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Never Be Afraid To Bin Your First Idea – It Probably Is Hackneyed.

How cross-fertilisation of ideas (sometimes) works for me


Our Covid-determined zoom version of a writers’ circle meeting drew to a close.

“Right, would anyone care to set a homework theme?” enquired the Chairman.

“Can we have something about remembrance? asked one of our established contributors, from her screen image.

Remembrance – what aspect was I to invoke, what sequence of images should I seek to conjure? Various possibilities scrolled across my mind’s eye. Khaki clad, medal-clinking, probably rain-drenched occasions, setting the stage for a long-lost relative’s return? Revelations springing from the reminiscences of the elderly or life-threatened suggested another well-worn trove of tropes. Well-worn – that was the trouble. They all seemed be utterly predictable – a sure sign that they were.

Read, I thought to myself, the following evening, when inspiration still seemed a distant, abstract possibility – reading could stimulate ideas. I settled down with a promising book of short stories.

Adjusting the lamp and leaning back in my chair, I had a strange sensation of watching myself, as if viewing a film. This gave way to an image of various other members of our group, similarly settling down to read. I suspect that the very recent imposition of Tier 2 Covid restrictions on our area may have caused this sense of a shared path. It recalled a (3D?) computer simulation, in which one watched myriad tiny figures booking into a hotel before entering their rooms.

Phrases such as “as he read, others were pouring themselves drinks, gazing from lounge windows, adjusting central heating...” began circulating, like an orchestra tuning up.

Suddenly an entire plot idea presented itself. Two of these characters could be war veterans with a shared guilty secret. A third, (deep unmitigated joy – I still hadn’t exceeded the commonly acknowledged maximum number of short story characters), could be a third ex-comrade. Only he’d be a rather different type of associate – he saw the other two commit their crime.

Great – I now had a time-honoured conventional setting with a really good time bomb ticking away under it. The next question, leaving aside the nature of the villains’ offence, was what to use as the detonator. I already had a somewhat cynical or twisted possible interpretation of the remembrance theme, as all three were locked into remembering the original terrible events.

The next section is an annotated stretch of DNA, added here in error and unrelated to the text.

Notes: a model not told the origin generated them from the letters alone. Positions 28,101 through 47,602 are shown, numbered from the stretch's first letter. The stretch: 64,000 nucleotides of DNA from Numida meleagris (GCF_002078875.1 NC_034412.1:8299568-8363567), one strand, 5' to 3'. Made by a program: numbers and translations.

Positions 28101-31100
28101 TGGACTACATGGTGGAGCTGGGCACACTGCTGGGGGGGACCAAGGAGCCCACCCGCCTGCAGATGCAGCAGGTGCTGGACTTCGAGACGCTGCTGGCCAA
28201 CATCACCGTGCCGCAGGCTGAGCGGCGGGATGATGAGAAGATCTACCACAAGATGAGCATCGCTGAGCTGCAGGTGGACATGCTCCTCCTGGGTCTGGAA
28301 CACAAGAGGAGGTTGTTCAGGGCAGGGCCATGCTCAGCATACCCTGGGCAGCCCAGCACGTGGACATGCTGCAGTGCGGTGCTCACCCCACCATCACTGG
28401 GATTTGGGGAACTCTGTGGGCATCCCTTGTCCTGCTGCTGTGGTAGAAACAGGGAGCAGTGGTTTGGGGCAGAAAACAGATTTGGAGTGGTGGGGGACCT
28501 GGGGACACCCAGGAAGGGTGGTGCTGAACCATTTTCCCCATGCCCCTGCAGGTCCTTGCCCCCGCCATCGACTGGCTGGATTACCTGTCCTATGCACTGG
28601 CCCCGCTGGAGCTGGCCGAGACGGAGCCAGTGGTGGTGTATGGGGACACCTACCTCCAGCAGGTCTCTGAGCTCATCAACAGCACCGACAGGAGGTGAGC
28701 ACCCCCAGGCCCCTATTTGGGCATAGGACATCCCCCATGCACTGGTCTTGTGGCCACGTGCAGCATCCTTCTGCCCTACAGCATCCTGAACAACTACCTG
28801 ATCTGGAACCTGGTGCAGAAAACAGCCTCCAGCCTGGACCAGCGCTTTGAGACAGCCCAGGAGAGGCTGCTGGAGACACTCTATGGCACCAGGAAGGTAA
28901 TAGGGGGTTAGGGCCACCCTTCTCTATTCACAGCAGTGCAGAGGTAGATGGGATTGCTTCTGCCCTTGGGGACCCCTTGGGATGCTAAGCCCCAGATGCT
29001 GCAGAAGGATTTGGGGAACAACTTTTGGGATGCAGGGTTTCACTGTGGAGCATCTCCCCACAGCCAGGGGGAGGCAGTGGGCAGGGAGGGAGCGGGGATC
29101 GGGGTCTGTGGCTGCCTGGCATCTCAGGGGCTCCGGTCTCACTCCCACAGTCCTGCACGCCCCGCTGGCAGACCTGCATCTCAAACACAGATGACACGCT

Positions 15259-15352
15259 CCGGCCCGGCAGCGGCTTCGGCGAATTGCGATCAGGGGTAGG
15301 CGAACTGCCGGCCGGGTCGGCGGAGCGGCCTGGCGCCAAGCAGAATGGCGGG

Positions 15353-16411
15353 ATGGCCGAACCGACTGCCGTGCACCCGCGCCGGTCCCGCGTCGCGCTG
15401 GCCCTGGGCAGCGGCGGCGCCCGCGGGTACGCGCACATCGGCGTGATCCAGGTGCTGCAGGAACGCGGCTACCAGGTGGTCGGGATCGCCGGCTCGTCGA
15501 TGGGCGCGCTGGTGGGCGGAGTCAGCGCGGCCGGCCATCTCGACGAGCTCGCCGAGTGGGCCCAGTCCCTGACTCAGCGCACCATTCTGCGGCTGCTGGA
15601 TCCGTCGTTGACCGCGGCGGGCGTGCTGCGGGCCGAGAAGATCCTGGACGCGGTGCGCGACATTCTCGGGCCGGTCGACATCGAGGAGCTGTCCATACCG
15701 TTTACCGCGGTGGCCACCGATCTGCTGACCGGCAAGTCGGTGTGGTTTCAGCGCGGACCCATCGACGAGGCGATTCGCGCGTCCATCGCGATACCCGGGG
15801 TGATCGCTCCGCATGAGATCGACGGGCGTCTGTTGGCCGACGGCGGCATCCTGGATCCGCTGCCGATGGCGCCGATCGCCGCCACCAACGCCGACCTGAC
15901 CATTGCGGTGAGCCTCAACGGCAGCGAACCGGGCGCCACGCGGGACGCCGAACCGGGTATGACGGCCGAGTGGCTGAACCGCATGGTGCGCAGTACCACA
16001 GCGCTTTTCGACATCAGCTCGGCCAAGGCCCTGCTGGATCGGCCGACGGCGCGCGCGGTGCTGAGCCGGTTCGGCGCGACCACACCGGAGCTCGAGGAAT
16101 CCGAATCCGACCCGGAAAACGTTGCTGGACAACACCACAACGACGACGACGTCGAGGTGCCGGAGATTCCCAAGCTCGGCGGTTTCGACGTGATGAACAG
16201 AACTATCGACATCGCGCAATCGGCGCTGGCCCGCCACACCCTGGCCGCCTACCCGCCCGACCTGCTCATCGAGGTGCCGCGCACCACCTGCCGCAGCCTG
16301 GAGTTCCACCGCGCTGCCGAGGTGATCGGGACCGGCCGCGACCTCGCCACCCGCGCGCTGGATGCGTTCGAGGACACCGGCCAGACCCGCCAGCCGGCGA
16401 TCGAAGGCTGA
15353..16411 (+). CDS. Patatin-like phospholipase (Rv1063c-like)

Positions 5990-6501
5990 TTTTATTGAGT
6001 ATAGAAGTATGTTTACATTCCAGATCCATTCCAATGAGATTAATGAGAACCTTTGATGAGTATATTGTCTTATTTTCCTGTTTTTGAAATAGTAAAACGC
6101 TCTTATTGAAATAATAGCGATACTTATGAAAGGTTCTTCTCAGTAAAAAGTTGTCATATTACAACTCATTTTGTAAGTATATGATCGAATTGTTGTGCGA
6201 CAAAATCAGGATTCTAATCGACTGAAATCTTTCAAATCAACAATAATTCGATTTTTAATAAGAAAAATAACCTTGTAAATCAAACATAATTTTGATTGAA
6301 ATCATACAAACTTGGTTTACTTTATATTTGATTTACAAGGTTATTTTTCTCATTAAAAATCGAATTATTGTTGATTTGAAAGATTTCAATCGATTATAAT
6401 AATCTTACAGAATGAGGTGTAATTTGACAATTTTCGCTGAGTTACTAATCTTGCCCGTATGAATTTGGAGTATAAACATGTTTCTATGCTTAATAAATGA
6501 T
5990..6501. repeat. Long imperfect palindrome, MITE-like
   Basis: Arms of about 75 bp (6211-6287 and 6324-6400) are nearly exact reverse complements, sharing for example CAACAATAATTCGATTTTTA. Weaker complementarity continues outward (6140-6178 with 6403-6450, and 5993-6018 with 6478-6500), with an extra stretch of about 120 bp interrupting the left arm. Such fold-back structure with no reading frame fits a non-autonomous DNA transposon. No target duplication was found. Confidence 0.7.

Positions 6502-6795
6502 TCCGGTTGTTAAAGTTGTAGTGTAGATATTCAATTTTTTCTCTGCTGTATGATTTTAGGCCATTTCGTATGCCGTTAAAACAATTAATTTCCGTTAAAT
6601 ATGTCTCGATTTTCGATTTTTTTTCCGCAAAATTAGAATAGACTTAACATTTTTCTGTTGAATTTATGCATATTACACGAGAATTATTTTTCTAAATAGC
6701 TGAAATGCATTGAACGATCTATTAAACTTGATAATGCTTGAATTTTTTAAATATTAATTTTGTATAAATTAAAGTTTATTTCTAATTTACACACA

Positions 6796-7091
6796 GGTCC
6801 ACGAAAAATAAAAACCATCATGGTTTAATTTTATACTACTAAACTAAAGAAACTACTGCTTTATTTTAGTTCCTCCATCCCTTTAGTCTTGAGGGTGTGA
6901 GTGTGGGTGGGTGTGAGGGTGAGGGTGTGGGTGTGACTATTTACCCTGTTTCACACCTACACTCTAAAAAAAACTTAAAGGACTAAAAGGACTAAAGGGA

I wanted something more directly related to Remembrance Day parades, as I felt that this would increase the story’s impact.


Ironically, or fortuitously, for me, another Covid related theme, that of Alzheimer’s and the pandemic’s effect on sufferers, provided another usable suggestion. What if some current medical research had shown that spectacular events, such as military parades, could sometimes, under certain conditions, unlock hitherto evasive memories?

This seemed to be the missing piece of the plot jigsaw. One villain reads the article in the paper, or online (more likely via the former medium, given their age, but not necessarily). They realise that their ex-comrade will be watching them, when they are on parade, on Remembrance Sunday, a few days hence.

I now realised that there were various routes to the end of a plot, from this point. I could have a panic stricken telephone call, from one villain to the other, with plans hurriedly conceived to prevent Corporal whoever from appearing on parade. I could also have one villain read the article, but with no time to warn his fellow perpetrator. I could equally have the Matron of the Corporal’s care home glance at the article’s headline, prior to the parade occurring with all three characters (and, to a lesser extent, the reader) unaware of what might follow.

What a rich, totally unforeseen selection! And it all came about by forcing myself to reject my obviously unoriginal first ideas.

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